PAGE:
Tesla recalled almost half a million cars sold in the U.S. due to two technical defects that could increase the risks of accidents over time. The first affects the rearview camera in all Tesla Model 3 cars made between 2017 and 2020. The other involves the front trunk latches on the Model S cars.
Both voluntary recalls were filed with the National Highway Traffic Safety Administration (NHTSA) and Tesla dealerships and service centers were notified last week, reports CNN. The issue with the Model 3 rearview camera is caused by a cable that may separate after wear and tear, potentially cutting the camera feed. The recall affects all 356,309 Model 3 cars made between 2017 and 2020.
The Model S recall affects 119,009 vehicles. The issue stems from the front trunk latch, which could unexpectedly open, popping the hood while driving. Tesla started investigating the "frunk" issue in January after a driver's front trunk opened while driving. The investigation into the Model 3 camera issue began in June 2021.
Tesla owners will receive letters about the issues in February. Tesla is aware of 2,301 warranty claims and 601 field reports related to the Model 3 issue as of mid-December, notes The New York Post. Tesla is not aware of crashes, injuries, or deaths linked to either issue, the NHTSA said.
This is the latest tech issue for Tesla's electric cars. In early December, CNBC reported that Tesla was replacing repeater cameras in the front fenders of hundreds of Model S, Model X, and Model 3 cars made in California without issuing a voluntary recall. According to internal documents obtained by CNBC, the cameras had faulty printed circuit boards (PCBs) inside, which could lead to the cameras failing unexpectedly. The repeater cameras are used for Tesla's driver assistance features, like Autopilot, Navigate on Autopilot and Smart Summon. This issue was first reported by Drive Tesla back in December 2020. Customers with this issue will be eligible for a "goodwill" repair that Tesla will pay for, reports CNBC.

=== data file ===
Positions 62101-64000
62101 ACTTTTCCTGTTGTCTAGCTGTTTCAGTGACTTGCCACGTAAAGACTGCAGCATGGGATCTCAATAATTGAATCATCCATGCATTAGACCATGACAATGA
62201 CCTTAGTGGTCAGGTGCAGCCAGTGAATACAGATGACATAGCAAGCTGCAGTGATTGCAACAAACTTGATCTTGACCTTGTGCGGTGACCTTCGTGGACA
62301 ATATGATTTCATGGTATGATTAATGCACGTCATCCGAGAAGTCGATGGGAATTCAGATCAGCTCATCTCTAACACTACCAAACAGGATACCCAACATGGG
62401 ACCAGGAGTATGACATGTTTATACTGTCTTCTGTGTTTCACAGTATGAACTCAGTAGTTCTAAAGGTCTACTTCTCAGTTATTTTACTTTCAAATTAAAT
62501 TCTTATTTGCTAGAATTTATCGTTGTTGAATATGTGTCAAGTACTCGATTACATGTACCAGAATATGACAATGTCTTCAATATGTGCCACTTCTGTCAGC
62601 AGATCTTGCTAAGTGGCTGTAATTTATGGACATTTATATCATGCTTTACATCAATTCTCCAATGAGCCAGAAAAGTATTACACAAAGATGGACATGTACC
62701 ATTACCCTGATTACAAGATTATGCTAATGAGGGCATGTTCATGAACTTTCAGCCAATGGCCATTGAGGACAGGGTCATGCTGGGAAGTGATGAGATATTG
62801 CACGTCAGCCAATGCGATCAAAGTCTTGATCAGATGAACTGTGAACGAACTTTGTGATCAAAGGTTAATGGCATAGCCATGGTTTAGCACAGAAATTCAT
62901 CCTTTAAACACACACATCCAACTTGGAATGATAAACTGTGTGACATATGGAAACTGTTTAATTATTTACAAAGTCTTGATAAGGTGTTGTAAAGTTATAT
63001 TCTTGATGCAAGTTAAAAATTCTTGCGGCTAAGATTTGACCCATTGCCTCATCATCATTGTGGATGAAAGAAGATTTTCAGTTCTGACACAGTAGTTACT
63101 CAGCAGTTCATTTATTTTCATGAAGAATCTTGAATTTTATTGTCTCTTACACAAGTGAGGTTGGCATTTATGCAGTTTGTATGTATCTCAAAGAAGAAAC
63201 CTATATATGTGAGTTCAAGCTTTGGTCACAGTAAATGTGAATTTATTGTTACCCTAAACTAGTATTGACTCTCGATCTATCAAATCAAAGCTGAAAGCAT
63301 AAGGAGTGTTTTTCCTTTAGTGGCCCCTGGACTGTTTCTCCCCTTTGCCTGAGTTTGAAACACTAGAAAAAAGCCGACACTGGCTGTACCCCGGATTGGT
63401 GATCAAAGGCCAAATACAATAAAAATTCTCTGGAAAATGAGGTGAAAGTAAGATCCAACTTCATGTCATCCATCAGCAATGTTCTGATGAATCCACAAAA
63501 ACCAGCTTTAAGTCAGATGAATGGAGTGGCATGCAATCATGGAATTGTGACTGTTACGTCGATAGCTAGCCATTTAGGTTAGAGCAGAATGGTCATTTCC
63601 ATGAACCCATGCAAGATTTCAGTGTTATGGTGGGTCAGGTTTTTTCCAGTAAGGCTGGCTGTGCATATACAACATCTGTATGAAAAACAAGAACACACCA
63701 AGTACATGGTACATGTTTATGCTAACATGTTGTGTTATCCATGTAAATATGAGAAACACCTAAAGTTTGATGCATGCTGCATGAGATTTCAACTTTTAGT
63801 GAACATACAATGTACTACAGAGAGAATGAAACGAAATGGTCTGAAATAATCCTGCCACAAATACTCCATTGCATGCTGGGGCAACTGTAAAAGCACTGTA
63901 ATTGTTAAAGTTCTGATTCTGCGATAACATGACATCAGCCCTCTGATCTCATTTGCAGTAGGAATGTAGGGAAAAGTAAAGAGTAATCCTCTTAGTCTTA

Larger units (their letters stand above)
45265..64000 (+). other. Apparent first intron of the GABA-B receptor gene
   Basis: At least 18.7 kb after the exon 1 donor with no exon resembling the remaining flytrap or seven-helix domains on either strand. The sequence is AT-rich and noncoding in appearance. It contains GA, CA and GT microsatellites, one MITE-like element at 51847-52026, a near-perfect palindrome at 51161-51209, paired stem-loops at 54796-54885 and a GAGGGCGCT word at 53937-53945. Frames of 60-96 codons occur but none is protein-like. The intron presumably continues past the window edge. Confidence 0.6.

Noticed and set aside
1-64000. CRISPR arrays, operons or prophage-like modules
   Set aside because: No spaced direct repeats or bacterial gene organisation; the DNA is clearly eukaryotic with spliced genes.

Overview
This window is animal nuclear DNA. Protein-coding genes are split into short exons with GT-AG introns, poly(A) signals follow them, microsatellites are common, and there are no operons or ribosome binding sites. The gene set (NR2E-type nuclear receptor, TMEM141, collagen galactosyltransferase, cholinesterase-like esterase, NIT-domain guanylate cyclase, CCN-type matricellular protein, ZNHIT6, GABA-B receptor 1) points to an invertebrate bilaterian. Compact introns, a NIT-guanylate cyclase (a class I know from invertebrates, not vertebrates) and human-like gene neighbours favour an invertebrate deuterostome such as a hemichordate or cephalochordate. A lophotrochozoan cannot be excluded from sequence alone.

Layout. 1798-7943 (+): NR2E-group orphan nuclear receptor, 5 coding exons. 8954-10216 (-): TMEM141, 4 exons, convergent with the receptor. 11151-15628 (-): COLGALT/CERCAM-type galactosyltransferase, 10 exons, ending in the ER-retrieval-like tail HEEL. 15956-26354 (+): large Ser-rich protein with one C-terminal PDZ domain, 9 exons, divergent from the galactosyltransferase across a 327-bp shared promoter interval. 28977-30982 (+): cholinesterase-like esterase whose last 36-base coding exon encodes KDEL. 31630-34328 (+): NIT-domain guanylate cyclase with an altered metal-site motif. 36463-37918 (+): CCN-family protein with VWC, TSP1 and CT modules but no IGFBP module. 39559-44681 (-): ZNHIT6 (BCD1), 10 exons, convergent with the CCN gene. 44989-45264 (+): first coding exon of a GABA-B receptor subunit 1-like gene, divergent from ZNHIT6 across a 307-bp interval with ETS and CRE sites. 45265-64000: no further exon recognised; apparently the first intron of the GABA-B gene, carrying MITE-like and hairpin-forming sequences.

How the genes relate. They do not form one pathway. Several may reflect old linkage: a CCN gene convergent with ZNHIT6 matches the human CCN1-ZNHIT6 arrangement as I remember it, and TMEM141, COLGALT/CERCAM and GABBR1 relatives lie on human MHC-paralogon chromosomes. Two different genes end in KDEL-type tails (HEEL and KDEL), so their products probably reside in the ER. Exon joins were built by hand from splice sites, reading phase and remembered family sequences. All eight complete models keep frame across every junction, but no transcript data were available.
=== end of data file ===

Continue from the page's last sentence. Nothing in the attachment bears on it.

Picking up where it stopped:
The NHTSA is also investigating Tesla's decision to allow drivers to play games on car screens while the vehicle is in motion, reports CNBC. Tesla later agreed to end this feature. Tesla also recalled 135,000 vehicles in February under NHTSA pressure because the vehicles had touch screens that could fail, raising the possibility of a crash.